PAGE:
Chaos engineering and fault injection

Chaos engineering is the practice of subjecting a system to the real-world failures and dependency disruptions it will face in production. Fault injection is the deliberate introduction of failure into a system in order to validate its robustness and error handling.

Through the use of fault injection and the application of chaos engineering practices generally, architects can build confidence in their designs – and developers can measure, understand, and improve the resilience of their applications. Similarly, Site Reliability Engineers (SREs) and in fact anyone who holds their wider teams accountable in this space can ensure that their service level objectives are within target, and monitor system health in production. Likewise, operations teams can validate new hardware and datacenters before rolling out for customer use. Incorporation of chaos techniques in release validation gives everyone, including management, confidence in the systems that their organization is building.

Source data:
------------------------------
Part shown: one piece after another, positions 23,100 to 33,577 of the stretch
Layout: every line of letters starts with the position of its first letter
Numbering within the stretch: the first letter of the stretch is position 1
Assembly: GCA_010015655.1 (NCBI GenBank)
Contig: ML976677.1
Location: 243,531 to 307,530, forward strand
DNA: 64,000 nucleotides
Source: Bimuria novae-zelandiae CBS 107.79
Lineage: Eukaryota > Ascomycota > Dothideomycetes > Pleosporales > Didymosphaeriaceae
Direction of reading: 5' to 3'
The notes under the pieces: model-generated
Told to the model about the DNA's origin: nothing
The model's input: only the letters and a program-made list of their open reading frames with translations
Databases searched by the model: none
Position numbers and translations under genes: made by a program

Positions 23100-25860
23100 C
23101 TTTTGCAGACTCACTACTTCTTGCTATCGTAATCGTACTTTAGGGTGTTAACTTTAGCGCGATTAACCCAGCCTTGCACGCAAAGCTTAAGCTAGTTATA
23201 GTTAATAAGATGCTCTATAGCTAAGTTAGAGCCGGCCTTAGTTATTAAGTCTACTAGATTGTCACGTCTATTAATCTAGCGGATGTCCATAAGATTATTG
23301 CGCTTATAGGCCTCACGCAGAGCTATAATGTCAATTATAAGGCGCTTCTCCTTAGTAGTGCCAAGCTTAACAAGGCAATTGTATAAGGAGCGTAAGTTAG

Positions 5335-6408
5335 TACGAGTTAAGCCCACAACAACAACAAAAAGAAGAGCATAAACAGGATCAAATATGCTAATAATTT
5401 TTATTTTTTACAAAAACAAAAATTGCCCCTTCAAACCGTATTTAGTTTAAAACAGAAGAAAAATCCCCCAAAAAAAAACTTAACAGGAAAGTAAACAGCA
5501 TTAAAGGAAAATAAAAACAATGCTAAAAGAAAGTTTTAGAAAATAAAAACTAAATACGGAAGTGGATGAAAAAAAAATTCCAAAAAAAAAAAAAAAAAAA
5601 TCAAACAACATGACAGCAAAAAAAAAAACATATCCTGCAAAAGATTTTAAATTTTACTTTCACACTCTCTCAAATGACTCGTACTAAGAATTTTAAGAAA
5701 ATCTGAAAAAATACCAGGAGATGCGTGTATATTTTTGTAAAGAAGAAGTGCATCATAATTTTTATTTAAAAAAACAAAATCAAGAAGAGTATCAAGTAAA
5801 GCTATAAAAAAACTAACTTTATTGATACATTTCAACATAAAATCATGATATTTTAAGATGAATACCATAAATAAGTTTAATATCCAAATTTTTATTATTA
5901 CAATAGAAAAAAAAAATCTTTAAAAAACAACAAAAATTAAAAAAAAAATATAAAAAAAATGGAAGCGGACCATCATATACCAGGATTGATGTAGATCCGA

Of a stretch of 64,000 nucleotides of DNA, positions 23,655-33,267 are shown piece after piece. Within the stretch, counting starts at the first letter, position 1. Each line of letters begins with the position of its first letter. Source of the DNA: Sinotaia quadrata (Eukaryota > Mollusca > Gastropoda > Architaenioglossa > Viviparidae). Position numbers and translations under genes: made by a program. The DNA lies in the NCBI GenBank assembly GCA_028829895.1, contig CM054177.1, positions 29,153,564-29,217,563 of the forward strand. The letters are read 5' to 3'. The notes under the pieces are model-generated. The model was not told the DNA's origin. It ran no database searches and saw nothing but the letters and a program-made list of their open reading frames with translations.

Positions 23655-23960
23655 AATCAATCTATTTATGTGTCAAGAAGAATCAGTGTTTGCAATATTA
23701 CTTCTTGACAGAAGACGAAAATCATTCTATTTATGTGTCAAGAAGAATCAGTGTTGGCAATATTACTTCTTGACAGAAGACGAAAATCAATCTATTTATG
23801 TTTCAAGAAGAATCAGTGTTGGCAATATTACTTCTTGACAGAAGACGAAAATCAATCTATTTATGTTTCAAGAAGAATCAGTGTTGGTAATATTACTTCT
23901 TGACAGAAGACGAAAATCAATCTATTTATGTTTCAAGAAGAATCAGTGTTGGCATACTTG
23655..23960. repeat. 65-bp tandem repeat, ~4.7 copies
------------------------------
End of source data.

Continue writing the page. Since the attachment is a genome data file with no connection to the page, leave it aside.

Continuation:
Throughout the development process, as you are hopefully doing already, test early and test often. As you prepare to take your application or service to production, follow normal testing practices by adding and running unit, functional, stress, and integration tests. Where it makes sense, add test coverage for failure cases, and use fault injection to confirm error handling and algorithm behavior. For even greater impact, and this is where chaos engineering really comes into play, augment end-to-end workloads (such as stress tests, performance benchmarks, or a synthetic workload) with fault injection. Start in a pre-production test environment before performing experiments in production, and understand how your solution behaves in a safe environment with a synthetic workload before introducing potential impact to real customer traffic.

Healthy use of fault injection in a validation process might include one or more of the following:

  • Ad hoc validation of new features in a test environment:
    A developer could stand up a test virtual machine (VM) and run new code in isolation. While executing existing functional or stress tests, faults could be injected to block network access to a remote dependency (such as SQL Server) to prove that the new code handles the scenario correctly.
  • Automated fault injection coverage in a CI/CD pipeline, including deployment or resiliency gates:
    Existing end-to-end scenario tests (such as integration or stress tests) can be augmented with fault injection. Simply insert a new step after normal execution to continue running or run again with some faults applied. The addition of faults can find issues that would normally not be found by the tests or to accelerate discovery of issues that might be found eventually.